THE vast majority of Scottish football supporters not aligned to a club that plays out of Ibrox believe the game’s authorities will have some serious explaining to do if a newco Rangers is accepted into the Scottish Premier League.
Yesterday, chief executive Neil Doncaster invited a group of journalists along to Hampden to get his explaining in early.
Doncaster admits to being “baffled” that in this country such a distinction is drawn between Rangers exiting administration through a company voluntary arrangement [CVA], as prospective new owner Charles Green will attempt in the coming weeks, and doing so by moving the assets to a new company [newco] as the old one sinks because of debt, as he probably will be forced to do to effect a successful purchase.
Doncaster simply does not accept that morality and sporting integrity are served very differently by throwing yourself at the mercy of your creditors, as in a CVA, or simply walking away from them, as in the newco route. A newco, he says, could raise more money for creditors than a CVA. He could give no examples where this had ever occurred in football. However, the SPL chief executive did provide examples from England, with the cases of Luton, Bournemouth and Rotherham, where clubs have failed to obtain a CVA, set up a newco, and retained their same league status, but with a points penalty – as will be one of the new financial fair play proposals clubs will have a third go at voting on come 30 May.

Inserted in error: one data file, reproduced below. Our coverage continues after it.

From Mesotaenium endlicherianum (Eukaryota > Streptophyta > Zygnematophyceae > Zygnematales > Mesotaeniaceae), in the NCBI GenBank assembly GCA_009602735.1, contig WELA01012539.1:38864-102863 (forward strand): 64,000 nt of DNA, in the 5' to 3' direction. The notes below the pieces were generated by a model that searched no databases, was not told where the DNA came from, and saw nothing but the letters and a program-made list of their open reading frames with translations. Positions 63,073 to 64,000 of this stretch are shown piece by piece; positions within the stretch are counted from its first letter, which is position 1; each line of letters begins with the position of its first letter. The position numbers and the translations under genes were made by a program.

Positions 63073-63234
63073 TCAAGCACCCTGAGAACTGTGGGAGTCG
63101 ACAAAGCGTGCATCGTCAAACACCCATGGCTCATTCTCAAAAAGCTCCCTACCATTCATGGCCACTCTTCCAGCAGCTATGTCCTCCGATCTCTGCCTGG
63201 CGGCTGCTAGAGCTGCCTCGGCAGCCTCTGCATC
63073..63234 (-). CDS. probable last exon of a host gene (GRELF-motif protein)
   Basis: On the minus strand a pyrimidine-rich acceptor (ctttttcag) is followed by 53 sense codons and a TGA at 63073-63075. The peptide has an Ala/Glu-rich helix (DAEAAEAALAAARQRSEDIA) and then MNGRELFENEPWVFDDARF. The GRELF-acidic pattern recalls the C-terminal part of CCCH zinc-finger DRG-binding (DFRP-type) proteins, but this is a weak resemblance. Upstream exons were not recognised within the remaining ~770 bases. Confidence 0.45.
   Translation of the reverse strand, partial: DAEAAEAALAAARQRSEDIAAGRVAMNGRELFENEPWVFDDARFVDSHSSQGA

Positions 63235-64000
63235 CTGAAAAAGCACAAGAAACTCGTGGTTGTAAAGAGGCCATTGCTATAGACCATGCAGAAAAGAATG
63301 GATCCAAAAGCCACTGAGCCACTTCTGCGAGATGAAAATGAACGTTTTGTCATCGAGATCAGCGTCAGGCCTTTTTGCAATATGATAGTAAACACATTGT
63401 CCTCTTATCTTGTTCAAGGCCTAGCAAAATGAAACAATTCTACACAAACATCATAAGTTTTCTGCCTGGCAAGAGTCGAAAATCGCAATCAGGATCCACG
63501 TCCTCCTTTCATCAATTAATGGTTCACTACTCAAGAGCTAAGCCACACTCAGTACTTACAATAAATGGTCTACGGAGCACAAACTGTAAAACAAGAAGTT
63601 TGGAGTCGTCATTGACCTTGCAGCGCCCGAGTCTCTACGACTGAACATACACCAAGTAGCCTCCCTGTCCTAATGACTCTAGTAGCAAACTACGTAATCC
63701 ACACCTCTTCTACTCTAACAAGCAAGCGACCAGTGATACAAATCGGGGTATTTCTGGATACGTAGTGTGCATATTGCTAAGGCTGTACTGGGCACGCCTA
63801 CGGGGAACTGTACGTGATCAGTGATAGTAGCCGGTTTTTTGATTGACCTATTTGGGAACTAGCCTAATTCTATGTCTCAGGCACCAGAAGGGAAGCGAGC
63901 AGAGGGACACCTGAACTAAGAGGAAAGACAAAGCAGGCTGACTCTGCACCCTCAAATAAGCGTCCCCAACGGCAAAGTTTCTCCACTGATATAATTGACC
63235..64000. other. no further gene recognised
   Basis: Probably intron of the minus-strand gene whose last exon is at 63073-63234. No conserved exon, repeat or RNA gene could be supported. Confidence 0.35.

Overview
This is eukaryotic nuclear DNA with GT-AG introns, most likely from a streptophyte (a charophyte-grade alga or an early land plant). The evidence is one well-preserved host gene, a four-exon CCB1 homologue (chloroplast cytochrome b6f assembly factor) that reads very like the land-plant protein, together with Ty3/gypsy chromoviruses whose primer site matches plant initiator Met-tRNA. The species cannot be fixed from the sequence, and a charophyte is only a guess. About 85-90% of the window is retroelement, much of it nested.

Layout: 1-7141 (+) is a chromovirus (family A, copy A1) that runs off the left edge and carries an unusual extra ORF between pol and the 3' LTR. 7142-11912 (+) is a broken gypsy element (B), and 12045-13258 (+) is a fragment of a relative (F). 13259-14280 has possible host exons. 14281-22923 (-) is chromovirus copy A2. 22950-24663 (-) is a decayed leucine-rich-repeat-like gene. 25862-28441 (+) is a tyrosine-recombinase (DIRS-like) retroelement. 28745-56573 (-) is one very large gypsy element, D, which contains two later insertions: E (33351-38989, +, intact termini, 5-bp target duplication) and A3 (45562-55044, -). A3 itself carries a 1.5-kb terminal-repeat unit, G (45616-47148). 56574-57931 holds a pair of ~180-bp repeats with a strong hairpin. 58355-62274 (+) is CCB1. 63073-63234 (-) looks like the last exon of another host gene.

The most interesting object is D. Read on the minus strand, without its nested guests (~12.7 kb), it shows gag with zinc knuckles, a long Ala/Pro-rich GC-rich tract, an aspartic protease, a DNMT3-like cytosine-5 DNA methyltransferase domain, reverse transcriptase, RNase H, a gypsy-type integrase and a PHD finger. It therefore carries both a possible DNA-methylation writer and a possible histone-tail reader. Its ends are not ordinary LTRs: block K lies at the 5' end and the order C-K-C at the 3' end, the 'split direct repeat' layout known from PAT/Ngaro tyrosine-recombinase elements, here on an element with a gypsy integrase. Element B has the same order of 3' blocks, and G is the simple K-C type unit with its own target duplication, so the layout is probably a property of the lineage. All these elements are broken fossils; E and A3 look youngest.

No club in Britain. Doncaster says, has been asked to “start again”. That is what is sought by those who say that if Rangers stiff creditors for what could be up to £100 million with a newco move, the reconstituted Rangers should not be admitted to the SPL but work their way up from the bottom of the Scottish Football League. Rules governing insolvency events at football clubs should not be determined by the “attitude of creditors”, argues the SPL chief executive, who balks at the notion of “admitting” a new Rangers. “The football club will continue to be there [in the SPL]; it’s only the corporate entity that changes. The matter for debate is on which basis the club’s football share is transferred to that new entity,” he said.
If an SPL vote is required on accepting a newco Rangers, an 8-4 majority would be needed. Were five clubs to vote against the share transfer, Doncaster would not give an answer over whether he felt their actions could be considered “daft”. He didn’t come up to Scotland for an “easy ride”, he said, when asked about the impossible situation a newco Rangers would put him in.
Supporters throughout the country are threatening to turn their backs on the game if the way is paved for the entity to replace the previous one, while club chairmen fear for the financial viability of their businesses if this doesn’t happen. Doncaster and his SPL could find themselves between the devil and the light blue sea. If the newco vote is needed, its outcome will be perceived as either anti-Rangers or soft on Rangers.